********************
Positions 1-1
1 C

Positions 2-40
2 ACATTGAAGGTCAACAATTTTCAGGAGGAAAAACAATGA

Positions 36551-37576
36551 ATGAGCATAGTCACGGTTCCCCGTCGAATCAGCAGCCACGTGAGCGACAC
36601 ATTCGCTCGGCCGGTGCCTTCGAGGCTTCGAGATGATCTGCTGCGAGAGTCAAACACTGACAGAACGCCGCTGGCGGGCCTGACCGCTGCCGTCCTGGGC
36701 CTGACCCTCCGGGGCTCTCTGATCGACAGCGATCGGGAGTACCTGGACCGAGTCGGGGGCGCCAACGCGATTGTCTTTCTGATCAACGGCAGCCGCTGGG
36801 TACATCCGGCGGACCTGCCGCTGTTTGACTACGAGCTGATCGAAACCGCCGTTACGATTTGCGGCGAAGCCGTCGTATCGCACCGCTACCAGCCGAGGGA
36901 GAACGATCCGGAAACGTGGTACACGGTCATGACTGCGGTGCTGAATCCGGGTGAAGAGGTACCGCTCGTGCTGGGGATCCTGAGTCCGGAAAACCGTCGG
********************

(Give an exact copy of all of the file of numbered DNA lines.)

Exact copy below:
Positions 1-1
1 C

Positions 2-40
2 ACATTGAAGGTCAACAATTTTCAGGAGGAAAAACAATGA

Positions 36551-37576
36551 ATGAGCATAGTCACGGTTCCCCGTCGAATCAGCAGCCACGTGAGCGACAC
36601 ATTCGCTCGGCCGGTGCCTTCGAGGCTTCGAGATGATCTGCTGCGAGAGTCAAACACTGACAGAACGCCGCTGGCGGGCCTGACCGCTGCCGTCCTGGGC
36701 CTGACCCTCCGGGGCTCTCTGATCGACAGCGATCGGGAGTACCTGGACCGAGTCGGGGGCGCCAACGCGATTGTCTTTCTGATCAACGGCAGCCGCTGGG
36801 TACATCCGGCGGACCTGCCGCTGTTTGACTACGAGCTGATCGAAACCGCCGTTACGATTTGCGGCGAAGCCGTCGTATCGCACCGCTACCAGCCGAGGGA
36901 GAACGATCCGGAAACGTGGTACACGGTCATGACTGCGGTGCTGAATCCGGGTGAAGAGGTACCGCTCGTGCTGGGGATCCTGAGTCCGGAAAACCGTCGG